2004 Denver Annual Meeting (November 7–10, 2004)
Paper No. 62-15
Presentation Time: 6:30 PM-8:30 PM


TEWKSBURY, David A. and TEWKSBURY, Barbara J., Department of Geology, Hamilton College, 198 College Hill Rd, Clinton, NY 13323-1218, dtewksbu@hamilton.edu

In hindsight, most incidents that happen in the field could have been prevented or mitigated with proper forethought. Yet, many field trip leaders exercise surprisingly little systematic effort to reduce risk in the field and to be prepared for emergencies. We outline here what many departments now require of their faculty in order to minimize risk when working with students in the field, regardless of the duration of the trip.

Medical emergencies: Carrying medical/emergency information forms for all field trip participants provides accurate information to EMTs, as well as contact information to reach a parent/guardian. Many departments now also require that faculty receive basic first aid/CPR training or take an EMT on the field trip. Some institutions require all field trip participants to show proof of medical insurance.

Contact information: A surprising number of field trips depart campus with only the field trip leader knowing the itinerary, the list of participants, and emergency contact information. Many institutions now require field trip leaders to file such information with a college office before departure and to carry a cell or satellite phone.

Vehicles and drivers: Most institutions have banned the use of 15-passenger vans, and many prohibit use of personal vehicles. Most require student drivers to be certified, some ban student drivers, and a few ban faculty drivers and require professional drivers. Some institutions require use of seat belts and set limits on how long an individual can drive in one stretch and what times of day driving is not permitted at all.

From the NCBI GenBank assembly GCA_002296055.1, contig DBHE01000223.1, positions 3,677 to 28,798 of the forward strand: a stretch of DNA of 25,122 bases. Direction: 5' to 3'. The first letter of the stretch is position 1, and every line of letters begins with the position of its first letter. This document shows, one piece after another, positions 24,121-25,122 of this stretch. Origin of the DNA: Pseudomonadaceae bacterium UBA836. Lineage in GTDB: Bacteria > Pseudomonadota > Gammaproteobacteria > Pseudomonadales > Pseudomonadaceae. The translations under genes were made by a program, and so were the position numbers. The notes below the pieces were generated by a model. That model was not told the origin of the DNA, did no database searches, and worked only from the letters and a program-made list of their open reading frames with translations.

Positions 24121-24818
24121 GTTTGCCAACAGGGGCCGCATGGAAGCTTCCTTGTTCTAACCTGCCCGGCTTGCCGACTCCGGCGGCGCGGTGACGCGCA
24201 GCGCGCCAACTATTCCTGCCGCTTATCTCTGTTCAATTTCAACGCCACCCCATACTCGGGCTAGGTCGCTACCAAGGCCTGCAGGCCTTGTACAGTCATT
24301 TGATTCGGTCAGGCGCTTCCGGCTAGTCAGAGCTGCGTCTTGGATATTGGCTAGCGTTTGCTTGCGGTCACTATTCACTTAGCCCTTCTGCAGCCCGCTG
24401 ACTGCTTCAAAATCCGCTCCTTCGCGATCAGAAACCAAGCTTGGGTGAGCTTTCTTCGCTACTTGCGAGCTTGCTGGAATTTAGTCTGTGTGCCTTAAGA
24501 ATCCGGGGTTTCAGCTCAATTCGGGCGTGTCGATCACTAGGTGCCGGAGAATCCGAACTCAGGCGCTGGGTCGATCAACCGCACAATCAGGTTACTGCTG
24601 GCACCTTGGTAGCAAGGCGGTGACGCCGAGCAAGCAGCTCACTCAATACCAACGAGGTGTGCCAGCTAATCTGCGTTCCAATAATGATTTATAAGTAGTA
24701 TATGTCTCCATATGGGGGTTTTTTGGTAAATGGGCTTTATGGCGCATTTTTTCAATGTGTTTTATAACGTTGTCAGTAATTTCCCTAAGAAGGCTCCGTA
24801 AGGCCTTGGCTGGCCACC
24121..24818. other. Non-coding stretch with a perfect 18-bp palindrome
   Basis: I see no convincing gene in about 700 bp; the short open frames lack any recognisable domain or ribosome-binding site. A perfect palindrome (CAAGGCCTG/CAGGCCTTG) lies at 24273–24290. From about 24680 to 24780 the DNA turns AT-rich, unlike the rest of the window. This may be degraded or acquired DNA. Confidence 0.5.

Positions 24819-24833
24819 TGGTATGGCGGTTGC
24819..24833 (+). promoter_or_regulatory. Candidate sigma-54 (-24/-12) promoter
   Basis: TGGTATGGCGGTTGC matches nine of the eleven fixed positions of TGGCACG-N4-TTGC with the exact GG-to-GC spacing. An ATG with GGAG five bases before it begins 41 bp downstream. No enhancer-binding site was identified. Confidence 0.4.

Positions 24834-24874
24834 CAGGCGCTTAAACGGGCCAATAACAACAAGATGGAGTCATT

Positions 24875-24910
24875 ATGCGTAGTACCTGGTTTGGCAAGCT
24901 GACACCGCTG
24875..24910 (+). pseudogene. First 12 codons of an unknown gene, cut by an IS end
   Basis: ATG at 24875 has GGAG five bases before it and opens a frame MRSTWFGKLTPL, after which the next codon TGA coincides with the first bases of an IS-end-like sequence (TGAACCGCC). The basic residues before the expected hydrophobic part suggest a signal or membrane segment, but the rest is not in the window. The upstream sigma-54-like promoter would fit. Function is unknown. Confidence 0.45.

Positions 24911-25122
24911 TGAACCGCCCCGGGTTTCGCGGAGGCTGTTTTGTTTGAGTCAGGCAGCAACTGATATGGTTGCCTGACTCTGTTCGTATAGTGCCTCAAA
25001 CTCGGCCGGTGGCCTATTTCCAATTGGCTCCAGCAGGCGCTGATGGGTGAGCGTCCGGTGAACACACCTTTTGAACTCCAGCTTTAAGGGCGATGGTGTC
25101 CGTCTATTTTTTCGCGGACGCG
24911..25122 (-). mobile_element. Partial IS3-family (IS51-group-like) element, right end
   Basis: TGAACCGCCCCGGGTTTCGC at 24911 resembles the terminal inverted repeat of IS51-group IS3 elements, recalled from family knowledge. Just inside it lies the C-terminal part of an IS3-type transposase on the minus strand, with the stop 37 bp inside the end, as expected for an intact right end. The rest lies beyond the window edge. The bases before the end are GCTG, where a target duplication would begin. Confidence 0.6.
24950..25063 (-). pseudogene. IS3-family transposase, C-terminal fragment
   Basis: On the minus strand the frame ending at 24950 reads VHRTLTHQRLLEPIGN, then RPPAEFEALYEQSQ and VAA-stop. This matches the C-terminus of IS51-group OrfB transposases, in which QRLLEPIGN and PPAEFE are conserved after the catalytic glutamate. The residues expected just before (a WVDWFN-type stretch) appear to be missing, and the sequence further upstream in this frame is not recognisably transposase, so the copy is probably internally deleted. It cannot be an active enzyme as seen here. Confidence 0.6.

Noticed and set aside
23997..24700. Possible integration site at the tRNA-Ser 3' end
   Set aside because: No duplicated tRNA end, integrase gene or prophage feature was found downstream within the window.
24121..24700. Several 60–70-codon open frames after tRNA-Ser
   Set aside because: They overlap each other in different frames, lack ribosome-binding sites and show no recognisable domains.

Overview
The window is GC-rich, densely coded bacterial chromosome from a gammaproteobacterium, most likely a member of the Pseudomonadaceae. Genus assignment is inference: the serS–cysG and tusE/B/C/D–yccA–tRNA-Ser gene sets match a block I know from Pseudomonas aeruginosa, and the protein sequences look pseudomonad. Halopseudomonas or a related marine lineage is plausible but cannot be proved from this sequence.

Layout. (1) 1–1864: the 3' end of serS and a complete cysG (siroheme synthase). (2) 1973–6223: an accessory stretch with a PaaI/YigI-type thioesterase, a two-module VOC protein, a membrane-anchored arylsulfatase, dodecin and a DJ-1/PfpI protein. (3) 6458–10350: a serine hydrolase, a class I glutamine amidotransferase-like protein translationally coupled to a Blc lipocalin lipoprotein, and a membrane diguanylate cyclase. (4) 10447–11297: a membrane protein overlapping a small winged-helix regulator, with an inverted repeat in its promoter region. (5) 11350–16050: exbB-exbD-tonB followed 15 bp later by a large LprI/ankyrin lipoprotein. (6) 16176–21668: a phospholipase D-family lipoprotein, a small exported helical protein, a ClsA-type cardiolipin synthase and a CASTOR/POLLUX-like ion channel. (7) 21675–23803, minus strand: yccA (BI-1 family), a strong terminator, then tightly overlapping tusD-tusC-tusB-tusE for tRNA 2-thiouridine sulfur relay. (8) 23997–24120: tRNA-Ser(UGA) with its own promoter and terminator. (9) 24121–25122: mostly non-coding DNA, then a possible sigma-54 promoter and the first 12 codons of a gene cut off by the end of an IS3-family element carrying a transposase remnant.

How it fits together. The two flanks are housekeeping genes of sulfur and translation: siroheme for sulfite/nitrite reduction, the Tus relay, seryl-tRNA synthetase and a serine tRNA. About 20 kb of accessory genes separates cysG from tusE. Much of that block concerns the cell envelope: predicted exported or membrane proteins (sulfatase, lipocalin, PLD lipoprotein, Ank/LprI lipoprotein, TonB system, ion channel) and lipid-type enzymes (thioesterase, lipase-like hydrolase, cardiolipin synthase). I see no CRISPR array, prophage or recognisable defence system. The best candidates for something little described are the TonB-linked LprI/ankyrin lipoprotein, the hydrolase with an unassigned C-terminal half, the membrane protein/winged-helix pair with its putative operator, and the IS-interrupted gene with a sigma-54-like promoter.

Department procedures: Some institutions require departments to adopt standard operating procedures (SOPs) specifically for field trips. In addition to issues discussed above, SOPs commonly address high wall safety, drugs and alcohol, informing students/parents of risks and responsibilities, instructing students about common field emergency situations, reporting procedures for incidents, minimum size for student field teams, designation of a second-in-command, etc.

Protecting yourself: A field trip leader may ultimately be called to court in the aftermath of an incident. If a lawyer can argue negligence, the institution’s liability may not cover a resulting settlement. Prudent field trip leaders carry their own personal liability insurance.

2004 Denver Annual Meeting (November 7–10, 2004)
General Information for this Meeting
Session No. 62--Booth# 164
Using Field Observations and Field Experiences to Teach Geoscience: An Illustrated Community Discussion (Posters)
Colorado Convention Center: Exhibit Hall
6:30 PM-8:30 PM, Sunday, 7 November 2004

Geological Society of America Abstracts with Programs, Vol. 36, No. 5, p. 155

© Copyright 2004 The Geological Society of America (GSA), all rights reserved. Permission is hereby granted to the author(s) of this abstract to reproduce and distribute it freely, for noncommercial purposes. Permission is hereby granted to any individual scientist to download a single copy of this electronic file and reproduce up to 20 paper copies for noncommercial purposes advancing science and education, including classroom use, providing all reproductions include the complete content shown here, including the author information. All other forms of reproduction and/or transmittal are prohibited without written permission from GSA Copyright Permissions.